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Argument analysis: Is tribal court civil jurisdiction over non-Indians truly a constitutional issue, or one of settled precedent?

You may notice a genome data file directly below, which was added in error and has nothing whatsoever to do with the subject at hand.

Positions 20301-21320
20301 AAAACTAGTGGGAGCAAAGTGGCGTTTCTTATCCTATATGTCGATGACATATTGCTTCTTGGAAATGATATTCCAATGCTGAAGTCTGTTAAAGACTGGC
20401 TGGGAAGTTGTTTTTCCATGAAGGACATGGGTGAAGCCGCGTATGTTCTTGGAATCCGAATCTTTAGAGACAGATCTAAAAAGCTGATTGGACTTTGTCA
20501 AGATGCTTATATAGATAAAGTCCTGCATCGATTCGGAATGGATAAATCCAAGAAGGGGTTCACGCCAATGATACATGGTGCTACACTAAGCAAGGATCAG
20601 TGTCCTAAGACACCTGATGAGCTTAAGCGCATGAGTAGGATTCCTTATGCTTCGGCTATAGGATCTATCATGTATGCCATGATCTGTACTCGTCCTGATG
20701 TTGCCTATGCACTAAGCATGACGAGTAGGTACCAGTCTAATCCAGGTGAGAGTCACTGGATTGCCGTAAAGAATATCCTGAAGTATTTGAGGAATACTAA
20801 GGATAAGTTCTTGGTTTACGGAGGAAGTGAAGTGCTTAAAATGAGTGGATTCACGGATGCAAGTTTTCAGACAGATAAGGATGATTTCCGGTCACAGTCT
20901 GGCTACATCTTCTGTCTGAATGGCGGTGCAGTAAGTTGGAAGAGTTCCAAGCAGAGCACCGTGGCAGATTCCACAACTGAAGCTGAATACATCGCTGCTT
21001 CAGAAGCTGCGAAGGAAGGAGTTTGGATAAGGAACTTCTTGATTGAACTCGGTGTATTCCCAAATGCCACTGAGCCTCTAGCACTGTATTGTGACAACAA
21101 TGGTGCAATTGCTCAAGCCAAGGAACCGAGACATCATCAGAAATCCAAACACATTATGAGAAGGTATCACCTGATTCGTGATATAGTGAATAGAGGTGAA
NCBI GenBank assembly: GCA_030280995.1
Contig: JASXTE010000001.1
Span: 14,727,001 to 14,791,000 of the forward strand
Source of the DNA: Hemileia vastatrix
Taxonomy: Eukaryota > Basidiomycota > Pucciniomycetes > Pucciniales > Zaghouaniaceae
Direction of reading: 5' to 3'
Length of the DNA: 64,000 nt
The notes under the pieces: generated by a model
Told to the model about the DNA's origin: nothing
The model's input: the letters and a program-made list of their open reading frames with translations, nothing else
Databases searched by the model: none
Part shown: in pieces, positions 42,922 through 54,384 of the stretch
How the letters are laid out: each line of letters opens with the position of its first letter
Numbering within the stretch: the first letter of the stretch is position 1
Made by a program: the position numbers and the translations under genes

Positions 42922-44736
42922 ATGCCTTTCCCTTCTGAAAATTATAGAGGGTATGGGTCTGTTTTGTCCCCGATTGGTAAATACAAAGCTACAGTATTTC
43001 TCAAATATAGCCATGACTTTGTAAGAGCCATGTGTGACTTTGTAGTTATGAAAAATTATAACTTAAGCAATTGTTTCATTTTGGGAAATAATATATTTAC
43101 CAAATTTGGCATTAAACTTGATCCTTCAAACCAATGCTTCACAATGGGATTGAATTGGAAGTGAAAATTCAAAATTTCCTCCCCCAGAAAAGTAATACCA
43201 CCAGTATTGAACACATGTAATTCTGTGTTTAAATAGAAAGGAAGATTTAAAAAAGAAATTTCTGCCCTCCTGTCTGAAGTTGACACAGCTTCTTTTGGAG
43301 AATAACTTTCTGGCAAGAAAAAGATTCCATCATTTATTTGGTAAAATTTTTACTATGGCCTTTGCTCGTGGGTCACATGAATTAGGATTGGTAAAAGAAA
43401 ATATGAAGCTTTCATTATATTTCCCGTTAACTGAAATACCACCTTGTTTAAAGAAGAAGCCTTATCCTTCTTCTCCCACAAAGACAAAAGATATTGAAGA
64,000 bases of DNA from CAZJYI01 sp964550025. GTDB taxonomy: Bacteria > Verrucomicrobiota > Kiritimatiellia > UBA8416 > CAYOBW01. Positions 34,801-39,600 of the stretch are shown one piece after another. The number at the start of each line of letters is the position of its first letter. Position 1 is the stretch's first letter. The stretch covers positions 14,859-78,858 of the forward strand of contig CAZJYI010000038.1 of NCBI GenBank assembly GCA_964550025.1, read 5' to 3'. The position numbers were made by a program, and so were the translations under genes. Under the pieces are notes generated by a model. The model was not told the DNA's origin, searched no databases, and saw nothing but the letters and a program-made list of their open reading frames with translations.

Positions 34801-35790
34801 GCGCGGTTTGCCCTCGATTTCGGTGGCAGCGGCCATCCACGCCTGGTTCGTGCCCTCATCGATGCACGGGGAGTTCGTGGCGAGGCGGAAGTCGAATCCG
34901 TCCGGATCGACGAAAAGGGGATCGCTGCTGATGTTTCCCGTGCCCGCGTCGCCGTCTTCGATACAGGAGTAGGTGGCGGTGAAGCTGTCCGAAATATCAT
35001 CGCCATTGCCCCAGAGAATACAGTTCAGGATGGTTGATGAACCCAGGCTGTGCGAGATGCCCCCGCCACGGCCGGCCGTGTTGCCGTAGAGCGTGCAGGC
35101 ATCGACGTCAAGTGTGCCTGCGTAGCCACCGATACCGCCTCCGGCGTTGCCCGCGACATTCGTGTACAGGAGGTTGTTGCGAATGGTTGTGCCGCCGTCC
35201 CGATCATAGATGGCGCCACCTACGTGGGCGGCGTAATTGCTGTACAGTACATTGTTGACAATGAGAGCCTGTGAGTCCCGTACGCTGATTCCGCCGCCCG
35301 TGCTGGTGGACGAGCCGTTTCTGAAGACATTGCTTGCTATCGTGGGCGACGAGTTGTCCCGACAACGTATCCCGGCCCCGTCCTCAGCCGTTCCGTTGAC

The argument in Dollar General v. Mississippi Band of Choctaw Indians yesterday continued what may be a watershed year for Native American interests at the Court. In the last eleven years, the Roberts Court has heard just over ten cases directly regarding Indian Country. This case marks the second of at least three to be argued this Term. The argument featured three advocates well known to the Court – Thomas Goldstein on behalf of Dollar General, Neal Katyal on behalf of the Mississippi Band of Choctaw Indians, and Deputy Solicitor General Edwin Kneedler, a regular for Indian law cases, on behalf of the federal government. All but one of the Justices asked questions. The questions of Justices Anthony Kennedy, Antonin Scalia, Samuel Alito, and, to a lesser extent, Chief Justice John Roberts reflected skepticism of both the abilities of tribal courts and the constitutionality of allowing non-Indians to be subjected to civil jurisdiction for torts in tribal courts. Conversely, the questions of Justices Ruth Bader Ginsburg, Stephen Breyer, Sonia Sotomayor, and Elena Kagan suggested varying degrees of confidence in tribal courts and support for the argument that tribal courts are endowed with at least a degree of clear civil jurisdiction over non-Indians.